What [1] a [2] difference three years make. In 2014, we saw Abu Bakr al-Baghdadi, the so-called “Caliph” of the so-called Islamic State, lead prayers at the Mosul’s Great Mosque. In July 2017, the same mosque is in ruins and the Iraqi prime minister, Haider al-Abadi,  “ announce[s] […] the end and the failure and the collapse of the terrorist state of falsehood and terrorism which the terrorist Daesh [Islamist State/ISIS/ISIL]  announced from Mosul.”

Of course, prime minister al-Abadi is not completely right. ISIS still controls (some) territory and its ‘capital’ of Raqqa is still holding. Nonetheless, discussions already abound as ‘what comes after ISIS.’ All seem to agree that ISIS, in some way, shape or form, will live on, and that it will probably morph into a terrorist organisation, no longer able to control territory. At the same time, many stress the fact that even its defeat, or in reality – weakening, will not solve all of the Middle Eastern, or even Iraqi or Syrian problems. Others also underscore the threat from its non-Middle Eastern members who seemingly stand ready to e.g. return to Europe and stage series of more or less spectacular terrorist attacks, while linking up with the local ISIS sympathisers. In short, things will not get much better, expect further trouble and do not rejoice.

One thing which I feel has not yet been stressed enough in these deliberations, although Peter Neumann raised this issue at this year’s GLOBSEC, is the fact that we probably underestimate the effect of ISIS on the future of global jihadism, and as a consequence, international or global terrorism. Regardless of whether the Caliphate will survive another year, it will – at least, in a skeletal form, some of its alumni, either Iraqi, Syrian or “foreign fighters,” will be the leaders of the next generation(s) of jihadists. They will be the role models, the ones to which younger followers look up to, they will act as force multipliers for different, smaller jihads around the globe, and finally, they will plot, scheme and sometimes, stage spectacular terrorist attacks. Yes, many will die in the meantime, others will be intercepted by different police forces and security services but some will survive and continue their terrorist careers in different countries or organisations. They will bring all of their expertise and especially their contacts, and networks with them. Last but not least, potentially, there are thousands of candidates for such jihadist conveyor belts, with more than 12 -15 000 foreign fighters present in the ranks of ISIS in March 2017 alone plus thousands of Iraqis and Syrians fighting for the organisation on different fronts.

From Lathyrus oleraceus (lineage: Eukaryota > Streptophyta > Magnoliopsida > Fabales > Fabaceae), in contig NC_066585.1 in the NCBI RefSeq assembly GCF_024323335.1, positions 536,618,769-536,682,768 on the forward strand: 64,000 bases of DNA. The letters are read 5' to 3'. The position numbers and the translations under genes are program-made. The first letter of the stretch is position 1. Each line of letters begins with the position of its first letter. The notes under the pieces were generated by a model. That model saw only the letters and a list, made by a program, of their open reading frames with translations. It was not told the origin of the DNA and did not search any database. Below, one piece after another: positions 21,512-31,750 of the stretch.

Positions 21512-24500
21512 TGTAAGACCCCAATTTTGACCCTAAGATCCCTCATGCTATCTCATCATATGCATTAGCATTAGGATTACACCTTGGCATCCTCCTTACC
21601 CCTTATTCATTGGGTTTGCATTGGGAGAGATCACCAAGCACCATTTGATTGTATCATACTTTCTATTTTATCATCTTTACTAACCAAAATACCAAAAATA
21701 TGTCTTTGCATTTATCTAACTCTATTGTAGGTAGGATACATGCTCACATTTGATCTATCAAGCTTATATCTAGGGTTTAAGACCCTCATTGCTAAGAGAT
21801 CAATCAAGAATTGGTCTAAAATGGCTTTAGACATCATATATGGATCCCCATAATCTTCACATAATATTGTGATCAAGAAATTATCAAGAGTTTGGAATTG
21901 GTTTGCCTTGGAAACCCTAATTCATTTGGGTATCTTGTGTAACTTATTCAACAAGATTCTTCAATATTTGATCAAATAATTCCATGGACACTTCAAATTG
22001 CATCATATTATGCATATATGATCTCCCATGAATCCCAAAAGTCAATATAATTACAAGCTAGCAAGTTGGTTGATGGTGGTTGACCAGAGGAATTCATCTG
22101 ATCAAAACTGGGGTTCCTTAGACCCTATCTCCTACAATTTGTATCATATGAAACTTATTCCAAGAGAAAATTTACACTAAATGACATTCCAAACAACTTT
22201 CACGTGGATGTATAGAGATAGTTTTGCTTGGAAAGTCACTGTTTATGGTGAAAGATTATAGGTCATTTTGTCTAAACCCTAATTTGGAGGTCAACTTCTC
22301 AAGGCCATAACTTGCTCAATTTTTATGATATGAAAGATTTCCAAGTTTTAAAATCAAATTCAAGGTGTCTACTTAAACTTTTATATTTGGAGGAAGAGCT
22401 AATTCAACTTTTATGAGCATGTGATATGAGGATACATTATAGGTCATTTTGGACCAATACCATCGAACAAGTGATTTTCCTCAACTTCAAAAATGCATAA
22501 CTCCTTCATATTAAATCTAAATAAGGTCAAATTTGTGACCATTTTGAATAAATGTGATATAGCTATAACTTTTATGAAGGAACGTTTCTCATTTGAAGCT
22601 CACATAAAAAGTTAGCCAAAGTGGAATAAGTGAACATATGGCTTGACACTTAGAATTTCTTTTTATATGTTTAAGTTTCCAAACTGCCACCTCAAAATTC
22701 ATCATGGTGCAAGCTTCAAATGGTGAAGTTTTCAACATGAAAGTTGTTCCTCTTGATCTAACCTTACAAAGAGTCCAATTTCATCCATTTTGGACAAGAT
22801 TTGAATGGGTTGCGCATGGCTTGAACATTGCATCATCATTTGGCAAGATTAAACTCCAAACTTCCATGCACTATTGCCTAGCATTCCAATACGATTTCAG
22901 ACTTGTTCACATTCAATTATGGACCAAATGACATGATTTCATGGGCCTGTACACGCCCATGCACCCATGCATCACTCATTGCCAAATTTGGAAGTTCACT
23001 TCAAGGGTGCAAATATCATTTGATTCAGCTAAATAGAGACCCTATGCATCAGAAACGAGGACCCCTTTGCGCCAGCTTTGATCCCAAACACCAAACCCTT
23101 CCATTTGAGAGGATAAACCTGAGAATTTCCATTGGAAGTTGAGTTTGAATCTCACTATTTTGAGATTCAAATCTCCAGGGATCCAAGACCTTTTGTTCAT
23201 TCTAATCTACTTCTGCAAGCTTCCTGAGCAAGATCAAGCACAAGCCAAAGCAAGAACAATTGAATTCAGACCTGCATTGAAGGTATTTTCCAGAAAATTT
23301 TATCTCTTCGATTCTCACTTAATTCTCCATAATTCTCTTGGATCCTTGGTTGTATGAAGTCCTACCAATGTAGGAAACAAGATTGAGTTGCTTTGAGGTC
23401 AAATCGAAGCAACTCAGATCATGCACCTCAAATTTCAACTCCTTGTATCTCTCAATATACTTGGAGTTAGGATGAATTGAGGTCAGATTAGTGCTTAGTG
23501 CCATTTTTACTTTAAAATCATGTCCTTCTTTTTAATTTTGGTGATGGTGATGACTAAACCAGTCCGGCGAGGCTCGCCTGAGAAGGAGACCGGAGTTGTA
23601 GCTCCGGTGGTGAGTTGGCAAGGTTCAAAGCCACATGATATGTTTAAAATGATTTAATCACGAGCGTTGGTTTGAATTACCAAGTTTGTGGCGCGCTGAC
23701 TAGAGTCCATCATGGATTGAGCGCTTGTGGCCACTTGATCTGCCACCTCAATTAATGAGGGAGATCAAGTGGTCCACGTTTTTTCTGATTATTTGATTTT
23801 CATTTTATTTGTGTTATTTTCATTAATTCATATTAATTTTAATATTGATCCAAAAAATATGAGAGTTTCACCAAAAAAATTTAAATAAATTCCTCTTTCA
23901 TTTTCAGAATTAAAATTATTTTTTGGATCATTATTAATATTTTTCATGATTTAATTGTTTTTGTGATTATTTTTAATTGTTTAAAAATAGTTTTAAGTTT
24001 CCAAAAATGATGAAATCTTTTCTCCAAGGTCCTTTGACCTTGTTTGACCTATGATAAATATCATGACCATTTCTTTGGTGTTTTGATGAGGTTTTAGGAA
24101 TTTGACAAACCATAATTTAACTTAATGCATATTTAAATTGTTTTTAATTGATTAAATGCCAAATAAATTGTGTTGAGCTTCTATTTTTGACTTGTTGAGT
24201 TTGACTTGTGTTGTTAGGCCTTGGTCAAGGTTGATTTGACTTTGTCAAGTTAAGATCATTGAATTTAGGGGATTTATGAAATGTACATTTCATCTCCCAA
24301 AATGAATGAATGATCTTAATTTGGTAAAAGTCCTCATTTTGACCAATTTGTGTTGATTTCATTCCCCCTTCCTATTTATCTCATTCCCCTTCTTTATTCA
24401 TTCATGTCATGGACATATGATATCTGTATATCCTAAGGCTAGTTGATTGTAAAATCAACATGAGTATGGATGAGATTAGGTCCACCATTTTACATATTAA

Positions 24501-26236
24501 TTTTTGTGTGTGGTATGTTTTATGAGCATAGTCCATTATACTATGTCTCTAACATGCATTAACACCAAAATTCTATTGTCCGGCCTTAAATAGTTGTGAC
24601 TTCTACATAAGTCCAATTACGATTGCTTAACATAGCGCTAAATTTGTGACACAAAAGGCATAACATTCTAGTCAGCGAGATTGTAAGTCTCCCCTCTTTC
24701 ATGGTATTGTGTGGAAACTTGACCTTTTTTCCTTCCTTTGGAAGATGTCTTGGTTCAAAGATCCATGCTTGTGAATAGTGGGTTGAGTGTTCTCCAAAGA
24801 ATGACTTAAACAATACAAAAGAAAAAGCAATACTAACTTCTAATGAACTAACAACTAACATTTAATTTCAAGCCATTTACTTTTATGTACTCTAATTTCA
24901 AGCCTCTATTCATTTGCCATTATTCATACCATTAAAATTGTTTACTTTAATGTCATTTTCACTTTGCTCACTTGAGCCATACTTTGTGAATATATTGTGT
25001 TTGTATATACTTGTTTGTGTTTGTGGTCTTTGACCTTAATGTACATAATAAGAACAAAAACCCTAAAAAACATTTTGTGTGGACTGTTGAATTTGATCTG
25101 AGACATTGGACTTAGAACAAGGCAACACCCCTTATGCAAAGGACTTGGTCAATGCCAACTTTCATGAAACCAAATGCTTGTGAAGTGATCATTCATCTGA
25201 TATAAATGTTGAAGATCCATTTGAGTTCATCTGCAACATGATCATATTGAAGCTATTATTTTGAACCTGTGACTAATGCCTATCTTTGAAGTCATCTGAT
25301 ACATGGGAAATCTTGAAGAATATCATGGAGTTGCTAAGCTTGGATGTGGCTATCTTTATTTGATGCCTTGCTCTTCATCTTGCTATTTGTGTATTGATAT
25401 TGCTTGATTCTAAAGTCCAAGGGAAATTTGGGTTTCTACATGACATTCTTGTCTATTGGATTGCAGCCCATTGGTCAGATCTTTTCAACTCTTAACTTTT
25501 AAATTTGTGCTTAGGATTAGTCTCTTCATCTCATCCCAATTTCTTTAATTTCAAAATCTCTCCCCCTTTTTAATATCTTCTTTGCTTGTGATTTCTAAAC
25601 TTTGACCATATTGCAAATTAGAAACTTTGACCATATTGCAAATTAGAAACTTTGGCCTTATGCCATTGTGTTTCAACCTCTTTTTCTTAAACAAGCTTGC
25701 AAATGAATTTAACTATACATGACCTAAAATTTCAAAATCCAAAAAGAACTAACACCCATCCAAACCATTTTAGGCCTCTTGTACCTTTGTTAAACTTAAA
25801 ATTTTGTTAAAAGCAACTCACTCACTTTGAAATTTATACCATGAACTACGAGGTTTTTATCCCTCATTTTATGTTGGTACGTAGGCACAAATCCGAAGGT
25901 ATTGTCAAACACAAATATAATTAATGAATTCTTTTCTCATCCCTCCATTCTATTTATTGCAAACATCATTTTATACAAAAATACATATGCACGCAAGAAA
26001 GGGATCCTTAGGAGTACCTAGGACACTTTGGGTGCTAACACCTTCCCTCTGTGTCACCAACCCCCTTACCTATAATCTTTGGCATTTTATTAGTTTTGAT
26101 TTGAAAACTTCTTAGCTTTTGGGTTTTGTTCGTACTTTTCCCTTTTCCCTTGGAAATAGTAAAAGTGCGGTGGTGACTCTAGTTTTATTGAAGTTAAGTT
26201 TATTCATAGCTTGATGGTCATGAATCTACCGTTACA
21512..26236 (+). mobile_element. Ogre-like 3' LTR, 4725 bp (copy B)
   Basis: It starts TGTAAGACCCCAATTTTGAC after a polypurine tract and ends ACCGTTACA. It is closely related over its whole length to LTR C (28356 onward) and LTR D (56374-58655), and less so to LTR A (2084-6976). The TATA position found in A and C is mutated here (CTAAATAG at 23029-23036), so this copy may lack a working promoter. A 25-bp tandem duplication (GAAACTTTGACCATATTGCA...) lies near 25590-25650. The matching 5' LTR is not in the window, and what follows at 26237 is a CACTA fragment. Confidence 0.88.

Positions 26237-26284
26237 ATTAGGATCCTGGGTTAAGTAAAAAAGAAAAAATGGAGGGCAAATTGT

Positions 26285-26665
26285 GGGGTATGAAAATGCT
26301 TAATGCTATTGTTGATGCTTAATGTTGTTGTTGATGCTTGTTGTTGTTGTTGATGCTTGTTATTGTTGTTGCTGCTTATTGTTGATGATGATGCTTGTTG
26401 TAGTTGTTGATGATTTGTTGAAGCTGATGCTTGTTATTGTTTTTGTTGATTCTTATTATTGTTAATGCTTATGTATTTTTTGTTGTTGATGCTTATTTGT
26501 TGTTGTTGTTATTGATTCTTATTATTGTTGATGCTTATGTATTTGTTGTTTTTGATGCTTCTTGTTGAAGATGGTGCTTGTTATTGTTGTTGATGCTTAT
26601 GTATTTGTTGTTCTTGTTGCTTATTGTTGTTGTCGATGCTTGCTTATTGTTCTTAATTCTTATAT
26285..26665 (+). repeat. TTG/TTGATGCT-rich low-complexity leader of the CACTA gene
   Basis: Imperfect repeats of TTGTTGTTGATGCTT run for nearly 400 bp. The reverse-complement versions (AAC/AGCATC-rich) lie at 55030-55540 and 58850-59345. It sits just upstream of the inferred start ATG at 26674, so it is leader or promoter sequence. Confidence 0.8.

To appreciate this point, simply consider the career of one individual – the current leader of Al-Qaeda, Ayman al-Zawahiri. His involvement in conspiratorial, clandestine anti-state activity dates back to the mid-1960s. He led one jihadist organisation, Egyptian Islamic Jihad which then merged with Al-Qaeda in 2001, as early as 1981. He has been leading the latter organisation for six years already. His is a life in jihad, and the jihadist milieu is full of individuals who have a peculiar tendency to re-appear or re-invent themselves after years of seeming inactivity. Perhaps, we should actually be saying that they have never become inactive (see e.g.: the case of the Frenchman, Boubaker el-Hakim, active in jihadist circles between 2002 and 2016, veteran of two Iraq wars, with a spell of imprisonment in between, associated with Al-Qaeda, and then ISIS), and are poised to come back at some point in the future.

Taking this into account, should convince us that focusing on ISIS’ longevity, and its presumed imminent doom, may not be the most effective way forward. There is no point crying over spilt milk. Let us focus on the afterlives of ISIS members, and their future careers. They will still be with us, and some might emerge as the not-so-surprising jihadi trend setters in the future. We cannot lose track of them. From a European perspective, this is far more important than whether the “Caliphate” turns four next year. Of course, it will and some of its alumni are already plotting their post-ISIS lives.

Kacper Rekawek

Head of Defence and Security Programme

GLOBSEC Policy Institute

 

Photo: Cars burnt and destroyed by clashes are seen on a street during a battle between Iraqi forces and Islamic State militants, in Mosul. Photo: REUTERS/Thaier Al-Sudani